2.8 - Web Mining

Web Mining is the technique which is used to extract and discover the information from web documents and services automatically. The interest of various research communities, tremendous growth of information resources on Web and recent interest in e-commerce has made this area of research very huge. Web mining can be usually decomposed into subtasks.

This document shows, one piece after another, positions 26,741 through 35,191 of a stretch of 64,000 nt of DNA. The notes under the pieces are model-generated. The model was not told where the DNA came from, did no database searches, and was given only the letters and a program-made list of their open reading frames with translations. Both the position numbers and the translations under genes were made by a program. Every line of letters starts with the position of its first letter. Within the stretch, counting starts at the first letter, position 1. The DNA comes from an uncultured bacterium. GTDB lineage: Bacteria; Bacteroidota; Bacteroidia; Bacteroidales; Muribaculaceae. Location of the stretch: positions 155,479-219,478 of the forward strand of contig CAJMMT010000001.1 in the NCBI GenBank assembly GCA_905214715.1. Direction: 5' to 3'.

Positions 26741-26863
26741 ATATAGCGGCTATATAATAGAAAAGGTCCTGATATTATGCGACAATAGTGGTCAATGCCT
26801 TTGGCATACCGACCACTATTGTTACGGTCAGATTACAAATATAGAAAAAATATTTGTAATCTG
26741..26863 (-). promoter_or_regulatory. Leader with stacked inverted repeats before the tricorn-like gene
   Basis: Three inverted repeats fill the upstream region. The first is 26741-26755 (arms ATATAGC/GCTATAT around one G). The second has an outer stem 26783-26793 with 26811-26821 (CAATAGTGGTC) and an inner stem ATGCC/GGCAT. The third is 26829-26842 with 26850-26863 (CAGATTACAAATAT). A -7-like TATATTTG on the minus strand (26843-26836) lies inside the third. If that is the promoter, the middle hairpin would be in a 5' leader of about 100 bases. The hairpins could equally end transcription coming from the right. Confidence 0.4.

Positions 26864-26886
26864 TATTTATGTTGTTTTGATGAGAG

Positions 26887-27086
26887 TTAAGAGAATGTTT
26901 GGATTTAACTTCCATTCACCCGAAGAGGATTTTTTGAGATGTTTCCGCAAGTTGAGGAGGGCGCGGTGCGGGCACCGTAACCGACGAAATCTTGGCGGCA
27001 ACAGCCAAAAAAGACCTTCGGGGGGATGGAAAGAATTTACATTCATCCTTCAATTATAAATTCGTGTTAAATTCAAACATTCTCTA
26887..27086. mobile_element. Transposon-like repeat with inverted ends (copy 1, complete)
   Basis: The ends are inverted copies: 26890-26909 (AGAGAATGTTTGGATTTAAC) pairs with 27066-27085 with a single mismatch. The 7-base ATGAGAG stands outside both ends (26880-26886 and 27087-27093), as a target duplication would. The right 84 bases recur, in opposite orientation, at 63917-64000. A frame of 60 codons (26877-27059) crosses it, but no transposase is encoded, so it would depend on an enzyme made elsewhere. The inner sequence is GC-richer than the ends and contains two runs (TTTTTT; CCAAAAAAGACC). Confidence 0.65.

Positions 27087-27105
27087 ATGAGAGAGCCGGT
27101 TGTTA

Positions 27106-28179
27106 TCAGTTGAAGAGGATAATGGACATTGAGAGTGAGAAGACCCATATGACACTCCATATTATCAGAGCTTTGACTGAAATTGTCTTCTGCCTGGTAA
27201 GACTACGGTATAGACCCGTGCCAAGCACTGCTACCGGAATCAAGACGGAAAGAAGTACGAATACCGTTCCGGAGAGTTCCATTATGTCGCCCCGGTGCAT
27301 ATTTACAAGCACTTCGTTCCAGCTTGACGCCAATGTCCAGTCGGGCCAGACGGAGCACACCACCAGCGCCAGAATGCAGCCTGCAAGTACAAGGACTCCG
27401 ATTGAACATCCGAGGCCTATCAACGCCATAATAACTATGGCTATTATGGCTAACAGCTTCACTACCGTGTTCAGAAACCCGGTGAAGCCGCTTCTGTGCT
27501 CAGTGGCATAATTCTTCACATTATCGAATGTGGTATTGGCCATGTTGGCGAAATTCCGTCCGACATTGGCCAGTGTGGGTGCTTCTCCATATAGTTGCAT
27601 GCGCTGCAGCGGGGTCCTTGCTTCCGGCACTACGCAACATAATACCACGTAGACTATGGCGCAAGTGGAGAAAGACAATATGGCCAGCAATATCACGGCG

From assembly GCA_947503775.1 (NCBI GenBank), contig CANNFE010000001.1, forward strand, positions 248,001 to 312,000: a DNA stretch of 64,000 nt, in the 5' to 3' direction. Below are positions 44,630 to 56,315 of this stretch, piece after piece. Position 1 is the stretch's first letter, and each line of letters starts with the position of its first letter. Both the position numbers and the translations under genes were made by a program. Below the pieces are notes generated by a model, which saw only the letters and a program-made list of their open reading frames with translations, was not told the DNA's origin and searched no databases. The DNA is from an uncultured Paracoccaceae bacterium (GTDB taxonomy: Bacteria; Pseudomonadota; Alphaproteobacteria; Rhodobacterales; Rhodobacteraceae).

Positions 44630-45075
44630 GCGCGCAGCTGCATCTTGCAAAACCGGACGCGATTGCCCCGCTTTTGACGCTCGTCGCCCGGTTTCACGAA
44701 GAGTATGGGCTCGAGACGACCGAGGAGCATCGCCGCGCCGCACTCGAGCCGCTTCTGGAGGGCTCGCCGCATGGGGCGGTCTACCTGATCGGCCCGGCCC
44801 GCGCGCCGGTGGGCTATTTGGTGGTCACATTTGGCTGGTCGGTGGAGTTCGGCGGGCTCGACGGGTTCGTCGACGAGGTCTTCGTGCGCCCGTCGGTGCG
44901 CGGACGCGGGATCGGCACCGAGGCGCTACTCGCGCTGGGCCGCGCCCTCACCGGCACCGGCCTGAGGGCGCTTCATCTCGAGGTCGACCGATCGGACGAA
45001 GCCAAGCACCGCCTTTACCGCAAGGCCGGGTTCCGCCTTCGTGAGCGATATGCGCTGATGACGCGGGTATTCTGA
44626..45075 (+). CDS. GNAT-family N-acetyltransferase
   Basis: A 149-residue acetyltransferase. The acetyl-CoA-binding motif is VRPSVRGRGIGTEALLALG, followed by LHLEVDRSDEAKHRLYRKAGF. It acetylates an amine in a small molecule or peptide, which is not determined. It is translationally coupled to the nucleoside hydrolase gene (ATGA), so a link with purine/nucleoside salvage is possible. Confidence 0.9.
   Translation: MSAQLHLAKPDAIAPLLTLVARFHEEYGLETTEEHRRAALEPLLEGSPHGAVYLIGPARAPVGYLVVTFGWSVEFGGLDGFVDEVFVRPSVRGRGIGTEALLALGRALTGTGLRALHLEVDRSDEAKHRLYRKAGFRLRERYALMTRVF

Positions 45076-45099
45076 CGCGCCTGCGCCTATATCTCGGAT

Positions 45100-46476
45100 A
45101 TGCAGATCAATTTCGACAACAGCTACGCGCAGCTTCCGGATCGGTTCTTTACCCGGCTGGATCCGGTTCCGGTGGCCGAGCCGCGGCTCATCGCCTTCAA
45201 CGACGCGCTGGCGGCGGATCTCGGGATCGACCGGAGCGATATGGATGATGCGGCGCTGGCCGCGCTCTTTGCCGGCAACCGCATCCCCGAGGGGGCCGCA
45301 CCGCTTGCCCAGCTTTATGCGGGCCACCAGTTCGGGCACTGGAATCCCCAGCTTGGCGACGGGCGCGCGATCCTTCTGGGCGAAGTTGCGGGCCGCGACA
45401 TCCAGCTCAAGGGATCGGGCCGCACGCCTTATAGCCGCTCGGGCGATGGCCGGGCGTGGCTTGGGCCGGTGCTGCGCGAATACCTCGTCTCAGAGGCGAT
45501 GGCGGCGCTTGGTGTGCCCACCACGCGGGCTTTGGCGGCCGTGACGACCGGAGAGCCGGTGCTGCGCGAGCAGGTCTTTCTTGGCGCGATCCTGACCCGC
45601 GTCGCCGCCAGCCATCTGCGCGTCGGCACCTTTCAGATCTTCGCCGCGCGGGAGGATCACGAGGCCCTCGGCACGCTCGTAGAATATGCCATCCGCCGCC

* Resource finding: fetching intended web documents.

* Information selection and pre-processing: selecting and preprocessing specific information from fetched web resources automatically.

* Generalization: automatically discovers general patterns at individual and across multiple website

* Analysis: validation and explanation of mined patterns.